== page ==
According to French newspaper Le Figaro, Israel has already put its tiny F-35 Lightning II fleet to use as early as mid-January of this year, having only taken full delivery of the first F-35s in their 75-strong order in mid-December of last year. Reporter Georges Malbrunot, Le Figaro‘s Middle East correspondent, the F-35’s supposed initial foray into combat occurred in the late night/early morning hours of January 12-13 in an airstrike on Mezzeh Military Airport, Syria, where facilities housing surface-to-air missiles destined for use with Hezbollah, an Islamist terror organization based in Lebanon.
Indeed, Mezzeh, located just outside of Damascus, has been the frequent target of Israeli strikes over the past four months. Claims cross between Israel using both aircraft and surface-to-surface missiles to attack the site,and the Israeli government has admitted to carrying out occasional strikes in Syria to deny the transfer of weaponry to Lebanon, where Hezbollah would likely attempt to use said arms to attack Israel, as it has done in the past. News reports indicate that the particular strike Malbrunot says was perpetrated by the F-35 did actually take place, and in the video footage below, you can see some of the hangars at Mezzeh exploding after being hit. At the time, the Syrian Army (which remains in control of Mezzeh) stated that the attack was actually a rocket strike. However, in the background, what sounds like very faint jet noise can be heard briefly before and after the explosions until it fades away altogether.
— Conflict News (@Conflicts) January 13, 2017
Sometime during or after the attack, the aircraft in the Israeli strike flight apparently flew over Syrian president Bashar Al-Assad’s residence, and carried out a secondary strike nearby, destroying S-300 surface-to-air missile emplacements on Mount Qassioun guarding Al-Assad’s compound. Malbrunot’s source is an anonymous official within France’s foreign intelligence system, the Directorate-General for External Security (DGSE).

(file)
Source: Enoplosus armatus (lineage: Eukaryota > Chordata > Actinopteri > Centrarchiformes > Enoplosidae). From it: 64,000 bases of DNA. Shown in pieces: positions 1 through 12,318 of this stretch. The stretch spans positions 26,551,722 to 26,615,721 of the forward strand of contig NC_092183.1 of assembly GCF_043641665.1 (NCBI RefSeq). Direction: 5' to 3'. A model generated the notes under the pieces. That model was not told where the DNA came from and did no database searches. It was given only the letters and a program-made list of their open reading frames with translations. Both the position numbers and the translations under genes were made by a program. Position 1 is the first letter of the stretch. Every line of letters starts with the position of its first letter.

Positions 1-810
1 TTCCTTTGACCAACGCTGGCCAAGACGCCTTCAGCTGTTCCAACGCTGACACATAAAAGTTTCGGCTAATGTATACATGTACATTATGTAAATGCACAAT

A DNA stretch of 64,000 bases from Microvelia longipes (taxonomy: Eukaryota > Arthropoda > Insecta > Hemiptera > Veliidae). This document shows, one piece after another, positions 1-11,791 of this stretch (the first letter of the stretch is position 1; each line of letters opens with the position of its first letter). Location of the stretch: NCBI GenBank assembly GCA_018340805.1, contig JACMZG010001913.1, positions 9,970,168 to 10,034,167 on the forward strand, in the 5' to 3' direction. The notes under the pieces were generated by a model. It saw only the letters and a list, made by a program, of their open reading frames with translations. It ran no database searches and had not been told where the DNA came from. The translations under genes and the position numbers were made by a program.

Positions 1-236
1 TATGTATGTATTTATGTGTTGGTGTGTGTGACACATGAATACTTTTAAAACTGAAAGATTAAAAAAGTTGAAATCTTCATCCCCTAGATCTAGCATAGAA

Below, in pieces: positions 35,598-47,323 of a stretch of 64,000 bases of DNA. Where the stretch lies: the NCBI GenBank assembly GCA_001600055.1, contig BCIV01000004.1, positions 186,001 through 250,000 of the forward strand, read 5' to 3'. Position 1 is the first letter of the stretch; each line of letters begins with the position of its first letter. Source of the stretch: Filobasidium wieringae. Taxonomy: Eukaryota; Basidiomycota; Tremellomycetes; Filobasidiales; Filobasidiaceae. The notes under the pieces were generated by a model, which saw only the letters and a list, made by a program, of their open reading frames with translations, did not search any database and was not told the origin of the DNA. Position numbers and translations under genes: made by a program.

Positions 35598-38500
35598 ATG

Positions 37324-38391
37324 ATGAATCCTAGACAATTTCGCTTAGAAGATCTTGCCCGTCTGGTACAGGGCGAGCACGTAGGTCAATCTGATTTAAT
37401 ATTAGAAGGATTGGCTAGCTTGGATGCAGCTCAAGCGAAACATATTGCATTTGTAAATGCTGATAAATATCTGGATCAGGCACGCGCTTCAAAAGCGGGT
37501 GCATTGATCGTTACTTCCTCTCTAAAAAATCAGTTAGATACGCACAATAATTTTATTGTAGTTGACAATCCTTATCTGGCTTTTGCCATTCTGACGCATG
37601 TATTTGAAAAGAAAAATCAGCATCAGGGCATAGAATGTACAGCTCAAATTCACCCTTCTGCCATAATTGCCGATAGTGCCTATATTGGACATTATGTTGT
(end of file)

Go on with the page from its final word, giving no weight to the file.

Just how accurate are these claims, though?
For one, Israel, at the time, only had just two F-35Is in their possession, having flown them over from Dallas, Texas where they were built in December of last year. These F-35s, serial numbers AS-1/901 and AS-2/02, have been based at Nevatim Airbase with the Israeli Air Force’s 140 Squadron. Ever since the IAF received their first F-35Is, known as “Adirs” (Hebrew for “awesome” or “mighty one”), they’ve been flying and training in tandem with F-16I Fighting Falcons (known as “Sufa” in Israel). It seems highly unlikely that the IAF’s top officers would have been willing to risk deploying one (or both) of their two F-35s on such a combat operation, especially considering that these two initial airframes have generally only been used for training and testing purposes thus far, in order to get IAF fighter pilots up to speed on the Adir, both in flying it and in operating side-by-side with it in other fighter types. Israel is also still in the process of building up the infrastructure and support systems it will need to utilize the F-35I on a long-term basis.
If the F-35I did actually carry out its first combat mission, which is still very difficult to believe, it would be the second fifth-generation fighter to make its combat debut over Syria, after the F-22 Raptor in late 2014. The F-22 also participated in air-to-ground strikes, carried out at nighttime. US Air Force officials touted the Raptor’s stealthiness and radar-evading technologies as being the primary reason behind the advanced multirole air superiority fighter’s deployment to the skies over Syria.
Conversely, “combat testing” isn’t actually unheard of at all. In fact, the US Air Force did just that with the General Dynamics F-111A Aardvark between March and November, 1968, when it deployed six F-111As to Southeast Asia as part of the Combat Lancer test plan. By the end of Combat Lancer, three aircraft were lost, though not due to enemy action but rather, mechanical failure. Eventually, the Aardvark would return to Vietnam in 1972 with a significantly higher combat mission success rate (4000 missions, with only six aircraft lost). That being said, such testing with modern fighter aircraft has been altogether unheard of since. There does remain the possibility that the threat perceived by Israeli defense officials was so severe, that utilizing the F-35I so early on did become a viable option, given its stealth capabilities. Also keeping in mind the alleged existence of a S-300 anti-aircraft missile site in the area, using the F-35I would have been much more preferable to using older fourth generation fighters which don’t possess the advanced radar and sensor-defeating technologies built into the F-35. Lastly, it should be noted that Israel has been known to carry out preemptive strikes to mitigate potential threats over the past forty-odd years or so. Therefore, attacks like these aren’t unquestionably odd or unusual.
It seems pretty implausible that the F-35I was used in the airstrikes on Mezzeh in mid-January, though a case can also be successfully argued for their involvement as well. But until further evidence and information arises that proves that the F-35 was actually deployed by the IAF beyond a reasonable doubt, these claims shouldn’t be viewed in any way as gospel truth.